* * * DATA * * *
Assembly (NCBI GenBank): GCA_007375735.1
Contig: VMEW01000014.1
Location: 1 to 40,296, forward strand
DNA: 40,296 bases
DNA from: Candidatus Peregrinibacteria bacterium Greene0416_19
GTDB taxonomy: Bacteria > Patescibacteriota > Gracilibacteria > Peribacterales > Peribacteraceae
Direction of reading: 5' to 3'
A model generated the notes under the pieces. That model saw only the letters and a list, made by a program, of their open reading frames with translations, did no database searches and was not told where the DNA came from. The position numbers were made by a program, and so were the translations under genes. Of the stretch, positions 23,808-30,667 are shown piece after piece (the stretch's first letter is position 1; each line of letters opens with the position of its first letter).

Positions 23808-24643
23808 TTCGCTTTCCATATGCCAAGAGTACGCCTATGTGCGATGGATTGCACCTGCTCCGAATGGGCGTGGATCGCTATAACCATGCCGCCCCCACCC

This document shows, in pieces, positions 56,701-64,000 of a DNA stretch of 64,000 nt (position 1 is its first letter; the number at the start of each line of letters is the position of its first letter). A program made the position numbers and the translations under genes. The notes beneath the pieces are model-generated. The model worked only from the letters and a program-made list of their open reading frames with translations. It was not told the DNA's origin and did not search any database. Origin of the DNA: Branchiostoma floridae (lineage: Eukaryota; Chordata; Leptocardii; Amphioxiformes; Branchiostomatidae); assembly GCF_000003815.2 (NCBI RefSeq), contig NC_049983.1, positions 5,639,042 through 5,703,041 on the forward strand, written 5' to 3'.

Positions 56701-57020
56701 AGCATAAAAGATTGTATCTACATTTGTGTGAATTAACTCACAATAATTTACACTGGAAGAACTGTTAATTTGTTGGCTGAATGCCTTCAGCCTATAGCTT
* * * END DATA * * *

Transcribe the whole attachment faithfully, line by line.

Assembly (NCBI GenBank): GCA_007375735.1
Contig: VMEW01000014.1
Location: 1 to 40,296, forward strand
DNA: 40,296 bases
DNA from: Candidatus Peregrinibacteria bacterium Greene0416_19
GTDB taxonomy: Bacteria > Patescibacteriota > Gracilibacteria > Peribacterales > Peribacteraceae
Direction of reading: 5' to 3'
A model generated the notes under the pieces. That model saw only the letters and a list, made by a program, of their open reading frames with translations, did no database searches and was not told where the DNA came from. The position numbers were made by a program, and so were the translations under genes. Of the stretch, positions 23,808-30,667 are shown piece after piece (the stretch's first letter is position 1; each line of letters opens with the position of its first letter).

Positions 23808-24643
23808 TTCGCTTTCCATATGCCAAGAGTACGCCTATGTGCGATGGATTGCACCTGCTCCGAATGGGCGTGGATCGCTATAACCATGCCGCCCCCACCC

This document shows, in pieces, positions 56,701-64,000 of a DNA stretch of 64,000 nt (position 1 is its first letter; the number at the start of each line of letters is the position of its first letter). A program made the position numbers and the translations under genes. The notes beneath the pieces are model-generated. The model worked only from the letters and a program-made list of their open reading frames with translations. It was not told the DNA's origin and did not search any database. Origin of the DNA: Branchiostoma floridae (lineage: Eukaryota; Chordata; Leptocardii; Amphioxiformes; Branchiostomatidae); assembly GCF_000003815.2 (NCBI RefSeq), contig NC_049983.1, positions 5,639,042 through 5,703,041 on the forward strand, written 5' to 3'.

Positions 56701-57020
56701 AGCATAAAAGATTGTATCTACATTTGTGTGAATTAACTCACAATAATTTACACTGGAAGAACTGTTAATTTGTTGGCTGAATGCCTTCAGCCTATAGCTT